The St. Croix Mosquito Project: Wolbachia-based Sterile Insect Technique (SIT)
The Wolbachia-based Sterile Insect Technique (SIT) is a method of mosquito control where non-biting, sterile male Aedes aegypti mosquitoes are released to mate with wild, biting female mosquitoes. When the non-biting, sterile male mosquitoes mate with the wild female mosquitoes, none of the eggs laid by the female mosquitoes can hatch, producing no offspring. Over time, this will reduce the number of Aedes aegypti mosquitoes in the area the non-biting, sterile male mosquitoes are being released.
The St. Croix Mosquito Project uses a Wolbachia-based SITand does not use genetic modification (GM). Wolbachia is a naturally occurring bacterium found in 6 out of 10 insects worldwide including bees, butterflies, and beetles. The VIDOH is leading the project in partnership with Verily and MosquitoMate. VIDOH is also working closely with local government regulatory agencies.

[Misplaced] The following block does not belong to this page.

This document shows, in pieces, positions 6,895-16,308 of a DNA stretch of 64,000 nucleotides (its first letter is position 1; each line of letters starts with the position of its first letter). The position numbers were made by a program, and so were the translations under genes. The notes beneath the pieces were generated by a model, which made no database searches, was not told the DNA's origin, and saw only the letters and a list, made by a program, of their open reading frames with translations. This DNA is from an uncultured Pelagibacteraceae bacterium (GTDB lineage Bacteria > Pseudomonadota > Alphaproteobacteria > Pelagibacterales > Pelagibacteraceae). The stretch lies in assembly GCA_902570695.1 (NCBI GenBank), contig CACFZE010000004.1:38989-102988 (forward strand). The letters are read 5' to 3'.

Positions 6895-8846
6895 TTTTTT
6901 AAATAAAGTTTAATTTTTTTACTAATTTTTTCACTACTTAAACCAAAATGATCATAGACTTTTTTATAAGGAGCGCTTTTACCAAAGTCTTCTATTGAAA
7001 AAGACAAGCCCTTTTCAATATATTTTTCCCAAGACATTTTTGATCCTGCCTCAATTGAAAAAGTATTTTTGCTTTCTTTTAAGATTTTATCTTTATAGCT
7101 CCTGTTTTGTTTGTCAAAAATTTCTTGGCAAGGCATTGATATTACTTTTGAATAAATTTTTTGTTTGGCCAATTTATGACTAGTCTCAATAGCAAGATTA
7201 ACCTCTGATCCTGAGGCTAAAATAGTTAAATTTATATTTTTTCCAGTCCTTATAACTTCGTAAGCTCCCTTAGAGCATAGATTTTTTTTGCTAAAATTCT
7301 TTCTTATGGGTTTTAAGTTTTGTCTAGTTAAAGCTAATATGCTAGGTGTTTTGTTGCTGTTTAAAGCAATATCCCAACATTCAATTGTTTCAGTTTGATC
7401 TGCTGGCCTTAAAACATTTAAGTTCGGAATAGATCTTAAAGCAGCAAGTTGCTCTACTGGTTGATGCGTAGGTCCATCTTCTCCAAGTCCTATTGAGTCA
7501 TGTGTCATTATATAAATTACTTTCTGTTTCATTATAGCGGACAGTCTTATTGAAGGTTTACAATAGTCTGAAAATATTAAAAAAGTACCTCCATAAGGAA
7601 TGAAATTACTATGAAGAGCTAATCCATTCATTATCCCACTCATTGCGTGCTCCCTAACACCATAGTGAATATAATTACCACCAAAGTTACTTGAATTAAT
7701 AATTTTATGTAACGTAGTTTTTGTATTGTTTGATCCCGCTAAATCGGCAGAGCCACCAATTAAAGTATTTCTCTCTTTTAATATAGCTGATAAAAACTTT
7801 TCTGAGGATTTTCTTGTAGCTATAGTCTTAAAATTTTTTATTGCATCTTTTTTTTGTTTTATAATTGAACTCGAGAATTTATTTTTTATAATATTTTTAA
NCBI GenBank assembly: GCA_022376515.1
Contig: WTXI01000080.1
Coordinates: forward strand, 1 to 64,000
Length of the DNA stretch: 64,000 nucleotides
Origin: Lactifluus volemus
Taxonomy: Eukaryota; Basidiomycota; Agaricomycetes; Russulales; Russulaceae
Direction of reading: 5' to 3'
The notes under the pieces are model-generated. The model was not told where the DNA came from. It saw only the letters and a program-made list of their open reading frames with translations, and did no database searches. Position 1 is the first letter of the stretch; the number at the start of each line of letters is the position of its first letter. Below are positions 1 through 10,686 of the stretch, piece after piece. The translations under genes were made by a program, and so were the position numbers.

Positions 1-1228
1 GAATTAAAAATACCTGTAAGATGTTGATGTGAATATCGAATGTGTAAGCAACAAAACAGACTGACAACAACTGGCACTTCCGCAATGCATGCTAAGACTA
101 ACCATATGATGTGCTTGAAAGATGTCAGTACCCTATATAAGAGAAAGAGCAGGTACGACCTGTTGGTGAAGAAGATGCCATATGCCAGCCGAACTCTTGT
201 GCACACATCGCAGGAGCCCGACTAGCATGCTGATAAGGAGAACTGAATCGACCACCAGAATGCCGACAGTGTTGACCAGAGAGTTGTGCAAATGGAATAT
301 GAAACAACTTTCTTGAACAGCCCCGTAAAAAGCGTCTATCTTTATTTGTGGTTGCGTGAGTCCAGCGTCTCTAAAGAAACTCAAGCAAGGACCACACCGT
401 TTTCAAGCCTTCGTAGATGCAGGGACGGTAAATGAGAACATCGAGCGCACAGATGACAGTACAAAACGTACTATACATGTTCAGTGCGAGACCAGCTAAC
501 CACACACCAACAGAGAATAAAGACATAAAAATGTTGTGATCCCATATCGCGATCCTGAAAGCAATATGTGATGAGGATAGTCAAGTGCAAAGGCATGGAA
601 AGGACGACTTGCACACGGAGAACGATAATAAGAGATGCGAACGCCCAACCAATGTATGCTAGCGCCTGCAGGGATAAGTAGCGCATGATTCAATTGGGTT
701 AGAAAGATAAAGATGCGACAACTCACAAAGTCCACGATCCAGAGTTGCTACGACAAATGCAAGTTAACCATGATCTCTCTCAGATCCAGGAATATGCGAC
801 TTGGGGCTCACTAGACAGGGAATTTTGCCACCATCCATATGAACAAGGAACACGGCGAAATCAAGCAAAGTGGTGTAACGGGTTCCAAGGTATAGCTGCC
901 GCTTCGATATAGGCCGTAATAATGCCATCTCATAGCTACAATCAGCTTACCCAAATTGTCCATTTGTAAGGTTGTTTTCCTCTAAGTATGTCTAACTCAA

Similar projects have been conducted in many locations around the world such as California, Singapore, and Australia, with great success. The project will be conducted for six months in some St. Croix neighborhoods with releases typically occurring for three days out of the week. The project team will be hosting town hall meetings for the public and provide other opportunities to get involved and learn more about the project.
Funding for this project is provided by The Centers for Disease Control and Prevention (CDC) and administered by National Association of County and City Health Officials (NACCHO).
A different type of SIT was successfully used on St. Croix in the 1970s to control a livestock pest. For more information about how SIT was used on St. Croix in the past, click here.